Late Filing of a Tax Return / Late Filing Penalties and Interest
If your return is late and there is a balance owing, you will be subject to interest and late-filing penalties. Interest is charged on the outstanding balance starting the day after the due date of the taxes payable, and is compounded daily.
Interest rates are subject to change quarterly. For current rates, see the Canada Revenue Agency (CRA) web page which provides prescribed interest rates.
The late filing penalty is 5% of the outstanding balance, plus 1% of the outstanding balance for every month that your return is late, to a maximum of 12 months (that would be a total penalty of 17% of the balance owing).
Interest is also charged on penalties. If you were charged late-filing penalties for any of the 3 preceding tax years, your late filing penalties are doubled. For more information, see CRA's web page Interest and the late-filing penalty.
For dates and hours of NetFile and EFile availability, see our article on Tax Filing Methods. Some late returns can still be filed this way.
Late returns can always be filed by sending a printed or manually prepared return to CRA. Forms are available from the CRA General Income Tax and Benefit Package web page.
Telefile is no longer available for filing tax returns.
For information on time limits for late returns and circumstances under which the interest and penalties may be waived, see the article on taxpayer relief (fairness) provisions.
Sometimes an election is required to be filed with an income tax return. When a request is made to late-file an election, a penalty can be imposed @ $100 per month x the number of months that the election is late, to a maximum of $8,000. This also applies to the designation of a principal residence in order to claim the Principal Residence Exemption when your home has been sold. The sale of your home must be reported on your personal income tax return - this is a new CRA administrative policy effective for the 2016 and later taxation years. If you are late in reporting, you will be subject to penalties!
Canada Revenue Agency Resources
Revised: July 23, 2017
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Income tax returns e-filing: Last day today, rush to file returns
(Courtesy: Income Tax Dept)
The delay in the deadline for e-filing of income tax returns (ITR) by a week brought respite to taxpayers who were struggling to get the job done by on August 31, which was the last day, due to technical anomalies. This forced the Central Board of Direct Taxes (CBDT) to extend the deadline to September 7, which is today. In case you have been tardy, do rush and file your income tax returns. Here is a 10-point check list tax payers must be aware of, and adhere to, while filing returns:
1. If you miss the deadline today, you will not be allowed to file a reviewed return. If returns are filed within the due date, any loss is allowed to be carried forward for eight years against incomes of the future years, subject to certain conditions. This helps to condense tax liability for the future years. If returns are not filed within the due date, then 1% penal interest will be charged.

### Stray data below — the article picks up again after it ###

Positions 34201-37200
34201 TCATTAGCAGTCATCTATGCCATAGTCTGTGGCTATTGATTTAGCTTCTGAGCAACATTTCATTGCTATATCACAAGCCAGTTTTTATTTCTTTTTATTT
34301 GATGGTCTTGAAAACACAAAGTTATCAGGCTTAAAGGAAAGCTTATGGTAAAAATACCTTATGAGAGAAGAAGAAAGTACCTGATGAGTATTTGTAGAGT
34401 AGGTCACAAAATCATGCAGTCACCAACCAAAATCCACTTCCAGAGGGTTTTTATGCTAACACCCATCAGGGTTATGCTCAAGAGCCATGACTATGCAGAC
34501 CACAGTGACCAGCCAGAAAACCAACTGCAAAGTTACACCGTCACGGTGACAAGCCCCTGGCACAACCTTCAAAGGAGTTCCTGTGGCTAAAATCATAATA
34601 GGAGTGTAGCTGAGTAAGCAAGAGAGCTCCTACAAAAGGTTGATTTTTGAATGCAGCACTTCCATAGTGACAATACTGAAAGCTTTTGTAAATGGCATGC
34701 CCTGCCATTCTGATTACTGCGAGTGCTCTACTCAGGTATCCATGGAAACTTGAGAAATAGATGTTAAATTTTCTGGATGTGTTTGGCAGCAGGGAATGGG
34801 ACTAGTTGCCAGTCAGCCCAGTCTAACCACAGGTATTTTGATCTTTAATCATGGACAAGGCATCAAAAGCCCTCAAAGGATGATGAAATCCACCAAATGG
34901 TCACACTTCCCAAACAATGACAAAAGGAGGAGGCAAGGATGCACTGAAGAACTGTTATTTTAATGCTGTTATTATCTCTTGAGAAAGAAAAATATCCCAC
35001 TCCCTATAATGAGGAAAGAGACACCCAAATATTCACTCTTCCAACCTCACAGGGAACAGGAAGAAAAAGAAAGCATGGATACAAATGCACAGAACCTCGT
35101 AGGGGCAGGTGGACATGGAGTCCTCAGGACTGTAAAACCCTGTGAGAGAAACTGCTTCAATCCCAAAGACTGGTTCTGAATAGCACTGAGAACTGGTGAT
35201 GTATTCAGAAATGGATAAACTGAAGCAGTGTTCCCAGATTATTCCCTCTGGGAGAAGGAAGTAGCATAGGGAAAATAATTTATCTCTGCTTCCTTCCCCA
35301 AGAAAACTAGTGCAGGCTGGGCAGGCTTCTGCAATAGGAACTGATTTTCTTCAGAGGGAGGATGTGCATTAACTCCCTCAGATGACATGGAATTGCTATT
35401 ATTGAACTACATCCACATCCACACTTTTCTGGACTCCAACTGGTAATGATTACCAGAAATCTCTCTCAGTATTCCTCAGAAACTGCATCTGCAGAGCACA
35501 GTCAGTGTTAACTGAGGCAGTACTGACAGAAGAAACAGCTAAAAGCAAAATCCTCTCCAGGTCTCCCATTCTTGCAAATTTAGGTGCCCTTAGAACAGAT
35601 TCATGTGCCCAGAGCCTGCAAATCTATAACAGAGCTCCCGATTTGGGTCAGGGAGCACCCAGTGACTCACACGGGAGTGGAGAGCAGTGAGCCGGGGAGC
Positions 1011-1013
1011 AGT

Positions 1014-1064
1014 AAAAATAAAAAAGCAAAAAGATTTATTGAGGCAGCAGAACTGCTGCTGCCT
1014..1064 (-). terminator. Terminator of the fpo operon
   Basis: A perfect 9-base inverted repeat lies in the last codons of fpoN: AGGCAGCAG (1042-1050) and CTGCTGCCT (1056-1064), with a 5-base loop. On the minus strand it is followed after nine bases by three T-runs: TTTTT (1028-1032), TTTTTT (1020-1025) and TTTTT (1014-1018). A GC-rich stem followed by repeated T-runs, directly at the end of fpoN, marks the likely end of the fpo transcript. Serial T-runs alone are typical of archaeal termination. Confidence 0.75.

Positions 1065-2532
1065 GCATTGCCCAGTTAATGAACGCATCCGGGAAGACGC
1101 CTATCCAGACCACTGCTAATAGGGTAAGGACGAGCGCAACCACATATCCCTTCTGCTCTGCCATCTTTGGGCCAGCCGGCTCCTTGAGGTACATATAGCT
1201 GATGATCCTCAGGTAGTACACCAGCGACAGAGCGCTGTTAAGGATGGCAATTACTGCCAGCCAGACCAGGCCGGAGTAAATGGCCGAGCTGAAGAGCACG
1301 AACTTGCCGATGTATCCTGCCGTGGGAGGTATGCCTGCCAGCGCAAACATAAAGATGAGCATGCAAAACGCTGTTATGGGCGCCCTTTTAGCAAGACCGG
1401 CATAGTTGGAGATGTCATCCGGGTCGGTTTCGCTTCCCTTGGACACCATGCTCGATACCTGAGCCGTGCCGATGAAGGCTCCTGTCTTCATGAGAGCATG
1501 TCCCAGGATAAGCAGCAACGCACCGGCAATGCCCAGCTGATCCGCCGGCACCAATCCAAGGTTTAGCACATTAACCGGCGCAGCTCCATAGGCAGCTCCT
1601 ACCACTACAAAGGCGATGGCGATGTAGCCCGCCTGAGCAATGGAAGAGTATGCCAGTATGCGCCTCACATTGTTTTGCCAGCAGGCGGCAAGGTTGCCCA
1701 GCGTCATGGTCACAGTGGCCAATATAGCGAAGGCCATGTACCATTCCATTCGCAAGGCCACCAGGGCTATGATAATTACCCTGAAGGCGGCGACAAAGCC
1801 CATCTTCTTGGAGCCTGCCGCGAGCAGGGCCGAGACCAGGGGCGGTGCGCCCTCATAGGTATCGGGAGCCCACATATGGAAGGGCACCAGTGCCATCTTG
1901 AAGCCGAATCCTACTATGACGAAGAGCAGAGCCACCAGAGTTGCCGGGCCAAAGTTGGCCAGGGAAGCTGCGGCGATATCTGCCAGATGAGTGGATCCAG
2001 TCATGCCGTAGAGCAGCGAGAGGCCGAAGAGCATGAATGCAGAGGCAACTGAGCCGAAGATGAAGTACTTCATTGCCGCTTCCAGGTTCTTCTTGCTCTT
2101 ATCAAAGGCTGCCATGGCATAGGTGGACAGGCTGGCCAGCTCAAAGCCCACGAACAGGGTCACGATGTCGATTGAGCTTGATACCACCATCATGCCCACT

2. Delayed filing means delayed refunds. According to the Income Tax Act, one can’t carry forward the loss if income tax returns have not been filed on time.
3.If the taxpayer files return after the due date, he may have to pay interest and penalty. If no tax liability is due but the income tax returns has not been filed within the stipulated time, no penalty will be levied provided the return is filed within the same assessment year.
4.Taxpayers also lose out on interest on refund if the return is not filed on time. The tax department pays interest for the period beginning the date of filing up to the date of issue of refund.
5.Taxpayer can’t revise a later return and will have to pay interest if tax liability is due. The late returns are filed under Section 139(4) of the I-T Act.
6. Assessees can file the return within one year from the end of assessment year. This means that for FY 2014-15, the return can be filed till March 31, 2017.
7. If someone filed the return, but overlooked revealing some information, he or she may be able to revise only where they filed the return within due date.
8.In the event of non-filing of the return, taxpayers may also suffer when seeking a loan or applying for visas in certain countries.
9.Those still scrambling to meet the deadline for various reasons including lack of all information, will get one year from the end of assessment year to file their returns, though along with interest or penalty, as the case may be.
10.By not filing return on time they may lose out on various benefits including carrying forward of losses incurred during the financial year for which the assessment is being made. However, If any error is found in the return filed for assessment year 2014-15, these can be revised only up to March 31, 2016. It is advisable to take the help of a chartered accountant or tax return preparer to file late returns.